And yes, Madhvacharya’s doctrine is quite close to monotheism: by identifying Vishnu as the singular ‘Supreme Ātman’, all the other gods - Brahma and Shiva included - are relegated into inferior second-class positions. Dividing existence into kshara (those who have destructible bodies) and akshara (those who have indestructible bodies), Madhvacharya taught that only Lakshmi - Vishnu’s consort - is akshara, while the other gods and every other life in the universe are kshara. Vishnu, since he possesses no body to begin with, is exempt from this classification.

Madhvacharya also had the ‘novel’ idea (for Hindus) of dividing souls into three classes: those destined to achieve liberation (mukti-yogya), those destined to be forever subject to death and rebirth (nitya-samsarin), and evildoers who are condemned to eternal ‘damnation’ (tamo-yogya).)

I’ve watched quite a number of Bollywood/Kollywood/Tollywood mythologicals (I like N.T. Rama Rao ;)) to say that there are actually people out there who’ll translate deva as ‘demigod’ or ‘angel’. :smiley:

I heard that in Vaishnavism, Shiva is Vishnu’s number one devotee. (And if I’m not misremembering, Shaivism has the opposite - Vishnu is Shiva’s devotee.) Is that correct?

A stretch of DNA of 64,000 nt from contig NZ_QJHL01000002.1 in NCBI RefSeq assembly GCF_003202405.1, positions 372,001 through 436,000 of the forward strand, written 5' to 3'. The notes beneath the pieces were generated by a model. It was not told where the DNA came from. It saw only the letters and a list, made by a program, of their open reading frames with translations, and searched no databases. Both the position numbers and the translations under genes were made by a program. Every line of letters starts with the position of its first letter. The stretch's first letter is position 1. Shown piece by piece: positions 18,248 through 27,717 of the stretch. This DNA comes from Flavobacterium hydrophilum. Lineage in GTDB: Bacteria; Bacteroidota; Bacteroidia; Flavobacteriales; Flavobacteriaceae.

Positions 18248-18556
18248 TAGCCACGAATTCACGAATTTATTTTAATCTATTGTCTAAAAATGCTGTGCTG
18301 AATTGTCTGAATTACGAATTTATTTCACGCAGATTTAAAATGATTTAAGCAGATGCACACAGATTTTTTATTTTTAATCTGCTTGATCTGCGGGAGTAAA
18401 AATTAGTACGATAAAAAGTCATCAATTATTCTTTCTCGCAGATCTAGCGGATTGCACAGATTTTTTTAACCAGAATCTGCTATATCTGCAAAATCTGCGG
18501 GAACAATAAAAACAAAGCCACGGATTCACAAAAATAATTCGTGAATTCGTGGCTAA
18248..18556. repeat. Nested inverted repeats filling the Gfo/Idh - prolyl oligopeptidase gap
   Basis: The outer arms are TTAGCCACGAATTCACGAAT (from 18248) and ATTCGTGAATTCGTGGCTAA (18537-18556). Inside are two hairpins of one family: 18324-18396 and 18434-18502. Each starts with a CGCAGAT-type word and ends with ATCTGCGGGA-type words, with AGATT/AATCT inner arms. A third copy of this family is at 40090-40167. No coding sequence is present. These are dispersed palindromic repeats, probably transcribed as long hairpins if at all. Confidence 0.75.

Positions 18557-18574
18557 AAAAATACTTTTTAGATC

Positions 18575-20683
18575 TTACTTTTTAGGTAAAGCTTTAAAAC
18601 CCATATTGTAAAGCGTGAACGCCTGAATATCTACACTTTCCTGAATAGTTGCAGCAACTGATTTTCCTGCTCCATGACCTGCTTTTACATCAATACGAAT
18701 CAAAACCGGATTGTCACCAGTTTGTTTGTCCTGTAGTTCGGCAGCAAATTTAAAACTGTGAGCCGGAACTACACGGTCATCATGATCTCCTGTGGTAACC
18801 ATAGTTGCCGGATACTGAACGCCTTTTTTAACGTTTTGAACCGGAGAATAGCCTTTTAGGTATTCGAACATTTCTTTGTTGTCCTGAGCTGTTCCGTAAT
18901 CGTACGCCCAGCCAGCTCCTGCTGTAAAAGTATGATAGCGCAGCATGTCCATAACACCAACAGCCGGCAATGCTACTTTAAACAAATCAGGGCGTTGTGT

You all are overwhelming me with details, thanks!

Was Desika a monotheist?

Did his sect have one or more Gods?

To what degree was there agreement about Gods, Goddesses, Pantheism?

Please keep it simple and clear–this is my first time reading in Hinduism.

Is it like the Jews and Christians—there are hundreds of interpretations, or sects or denominations?

THANKS!

I don’t know enough about him to answer these questions.

To what degree was there agreement about Gods, Goddesses, Pantheism?

Please keep it simple and clear–this is my first time reading in Hinduism.

I can’t really say there’s much agreement on God in Hinduism because ideas vary vastly from sect to sect.

Is it like the Jews and Christians—there are hundreds of interpretations, or sects or denominations?

THANKS!

Pretty much.

Our Hindu posters might shed some more light on this, but the first thing I’ll tell you about Hinduism (from an outsider’s POV) is: it’s very confusing, since different sects pretty much have their own different philosophies, which are all ‘valid’. (In fact, there were schools which were ‘atheistic’.) This isn’t like Christianity where even among different denominations you’ll find a number of common ground. ‘Hinduism’ isn’t so much a single, monolithic religion as it is a collection of various schools and philosophies.